Portrait of the Trench sisters c.1720; Attributed ...

Item Ref
9197

This is a charming double portrait of the Trench sisters, they look out at the viewer, completely at ease. The subdued, almost pastel, colouring of their clothes and the youth of the attractive sitters, convey a sense of peace.
The elder holds some pearls, in addition to the ones she wears. The pearl is a symbol of perfection, virginity, and incorruptibility; it is a symbol of long life and fertility, and because of its lustre it is often considered a moon symbol. Buried within the oyster shell, the pearl represents hidden knowledge, and it is highly feminine.
The younger sister, also wearing pearls, holds a sprig of jasmine, which, in the language of flowers, symbolises amiability of character.
Both sisters wear flowers in their hair signifying their youth and future fertility.
The sitters are the daughters of Samuel Trench of Ducketts, one of whom, Susan (1713-1753) presumably the younger sister, married John Berney of Bracon Hall, Norfolk.
The manor of Ducketts had come into the possession of the Trench family in 1660, passing to Samuel who died in 1741, most of the estate then passed to Susan and her husband John Berney.

ROBERT BYNG (1666 - 1720) was born in Wiltshire, but is buried in Oxford where he died in 1720, having lived there since before 1714.
He was a pupil of, and very strongly influenced by, Sir Godfrey Kneller (Principal Painter to the King and the most distinguished Baroque portraitist in England).
Byng's earliest dated portraits are c.1697; one of his younger brothers, Edward, was drapery painter to Kneller and his principal assistant.

SIZE: 51 x 44.5 inches including the frame.
PROVENANCE: by descent through the family.
£16,500

Portrait of Alexander Pope c.1716; Studio of ...

Item Ref
Pope

From the Studio of SIR GODFREY KNELLER.
Kneller (1646-1723) was a leading portrait painter during the late 17th and early 18th centuries. He was appointed Principal Painter in Ordinary to the Crown by Charles II. Kneller’s studio was well established and prolific in their production of portraits. The prime version of this painting, which was executed in 1716 and owned by Pope himself, is now untraced. It is almost certainly that referred to by Pope in his letter to John Carlyll: ‘Kneller has made me a fine present of a picture’.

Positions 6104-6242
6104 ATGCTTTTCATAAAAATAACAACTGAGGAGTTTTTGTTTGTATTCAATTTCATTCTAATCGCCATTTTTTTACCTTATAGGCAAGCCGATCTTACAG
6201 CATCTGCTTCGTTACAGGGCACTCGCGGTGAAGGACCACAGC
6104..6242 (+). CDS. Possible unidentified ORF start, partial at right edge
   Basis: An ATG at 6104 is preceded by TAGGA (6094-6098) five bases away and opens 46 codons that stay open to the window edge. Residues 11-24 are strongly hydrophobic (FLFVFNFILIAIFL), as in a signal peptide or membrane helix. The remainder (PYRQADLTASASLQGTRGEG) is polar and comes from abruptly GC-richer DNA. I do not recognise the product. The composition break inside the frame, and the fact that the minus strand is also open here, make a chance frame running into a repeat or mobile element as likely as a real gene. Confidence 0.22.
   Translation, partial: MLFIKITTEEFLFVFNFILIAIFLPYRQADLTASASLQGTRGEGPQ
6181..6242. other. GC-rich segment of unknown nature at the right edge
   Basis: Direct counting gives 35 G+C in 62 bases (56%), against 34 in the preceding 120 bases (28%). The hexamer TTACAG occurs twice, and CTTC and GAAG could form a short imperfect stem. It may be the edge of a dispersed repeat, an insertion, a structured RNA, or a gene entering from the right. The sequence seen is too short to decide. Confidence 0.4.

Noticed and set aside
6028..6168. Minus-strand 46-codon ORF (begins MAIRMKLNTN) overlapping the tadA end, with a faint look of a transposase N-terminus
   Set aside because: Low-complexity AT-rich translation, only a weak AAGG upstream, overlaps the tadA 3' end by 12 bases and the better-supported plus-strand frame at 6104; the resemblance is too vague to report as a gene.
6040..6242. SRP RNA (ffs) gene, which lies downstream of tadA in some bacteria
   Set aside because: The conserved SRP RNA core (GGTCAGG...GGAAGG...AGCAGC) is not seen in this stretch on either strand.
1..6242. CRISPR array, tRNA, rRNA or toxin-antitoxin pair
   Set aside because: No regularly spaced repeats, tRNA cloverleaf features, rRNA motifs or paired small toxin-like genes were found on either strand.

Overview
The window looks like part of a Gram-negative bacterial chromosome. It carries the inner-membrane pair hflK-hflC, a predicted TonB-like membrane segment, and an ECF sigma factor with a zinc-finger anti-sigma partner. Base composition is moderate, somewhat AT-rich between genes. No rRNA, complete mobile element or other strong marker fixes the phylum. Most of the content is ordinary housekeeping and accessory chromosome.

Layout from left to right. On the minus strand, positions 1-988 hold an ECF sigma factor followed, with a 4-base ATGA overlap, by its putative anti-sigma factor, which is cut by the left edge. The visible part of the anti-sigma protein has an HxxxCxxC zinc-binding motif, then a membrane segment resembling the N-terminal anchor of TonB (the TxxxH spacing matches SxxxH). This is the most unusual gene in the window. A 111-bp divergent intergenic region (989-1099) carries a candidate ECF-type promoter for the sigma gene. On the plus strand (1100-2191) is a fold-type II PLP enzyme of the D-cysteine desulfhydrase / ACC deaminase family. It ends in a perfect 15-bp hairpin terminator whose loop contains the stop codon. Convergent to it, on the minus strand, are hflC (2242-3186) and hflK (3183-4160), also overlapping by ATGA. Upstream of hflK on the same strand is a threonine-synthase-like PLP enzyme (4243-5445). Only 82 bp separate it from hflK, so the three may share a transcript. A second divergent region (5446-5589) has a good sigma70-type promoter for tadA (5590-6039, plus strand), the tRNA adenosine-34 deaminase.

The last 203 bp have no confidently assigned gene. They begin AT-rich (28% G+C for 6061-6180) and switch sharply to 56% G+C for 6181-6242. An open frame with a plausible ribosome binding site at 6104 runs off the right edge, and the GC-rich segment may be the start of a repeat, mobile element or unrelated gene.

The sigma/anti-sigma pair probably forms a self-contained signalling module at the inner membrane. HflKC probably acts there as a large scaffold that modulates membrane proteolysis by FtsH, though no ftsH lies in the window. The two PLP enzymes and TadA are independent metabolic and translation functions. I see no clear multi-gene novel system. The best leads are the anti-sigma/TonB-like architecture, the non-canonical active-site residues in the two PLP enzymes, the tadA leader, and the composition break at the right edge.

Other studio versions exist, including that at Raby Castle, Staindrop, and The British Library. The image was widely dispersed after it was engraved by John Raphael Smith in 1717.
Pope wears, instead of his wig, a velvet cap. In portraiture this 'at home' headgear came to indicate that the sitter was a man of letters or of the arts.

ALEXANDER POPE (21 May 1688 – 30 May 1744) is regarded as one of the greatest English poets, and the foremost poet of the early eighteenth century. He is best known for his satirical and discursive poetry, including The Rape of the Lock, The Dunciad, and An Essay on Criticism, as well as for his translation of Homer. After Shakespeare, Pope is the second-most quoted writer in the English language, per The Oxford Dictionary of Quotations,[ some of his verses having even become popular idioms in common parlance (e.g., Damning with faint praise). He is considered a master of the heroic couplet.

In May 1709, Pope's Pastorals was published in the sixth part of bookseller Jacob Tonson's Poetical Miscellanies. This earned Pope instant fame and was followed by An Essay on Criticism, published in May 1711, which was equally well received.
During Pope's friendship with Joseph Addison, he contributed to Addison's play Cato, as well as writing for The Guardian and The Spectator. Around this time, he began the work of translating the Iliad, which was a painstaking process – publication began in 1715 and did not end until 1720. Pope had been fascinated by Homer since childhood. In 1713, he announced his plans to publish a translation of the Iliad. The work would be available by subscription, with one volume appearing every year over the course of six years. Pope secured a revolutionary deal with the publisher Bernard Lintot, which earned him two hundred guineas (£210) a volume, a vast sum at the time.
The money made from his translation of Homer allowed Pope to move in 1719 to a villa at Twickenham, where he created his now famous grotto and gardens. The serendipitous discovery of a spring during the excavation of the subterranean retreat enabled it to be filled with the relaxing sound of trickling water, which would quietly echo around the chambers.

SIZE: 30 x 25 inches canvas; 35.5 x 30 inches inc. frame.
PROVENANCE: Private Collection, USA.
£5,350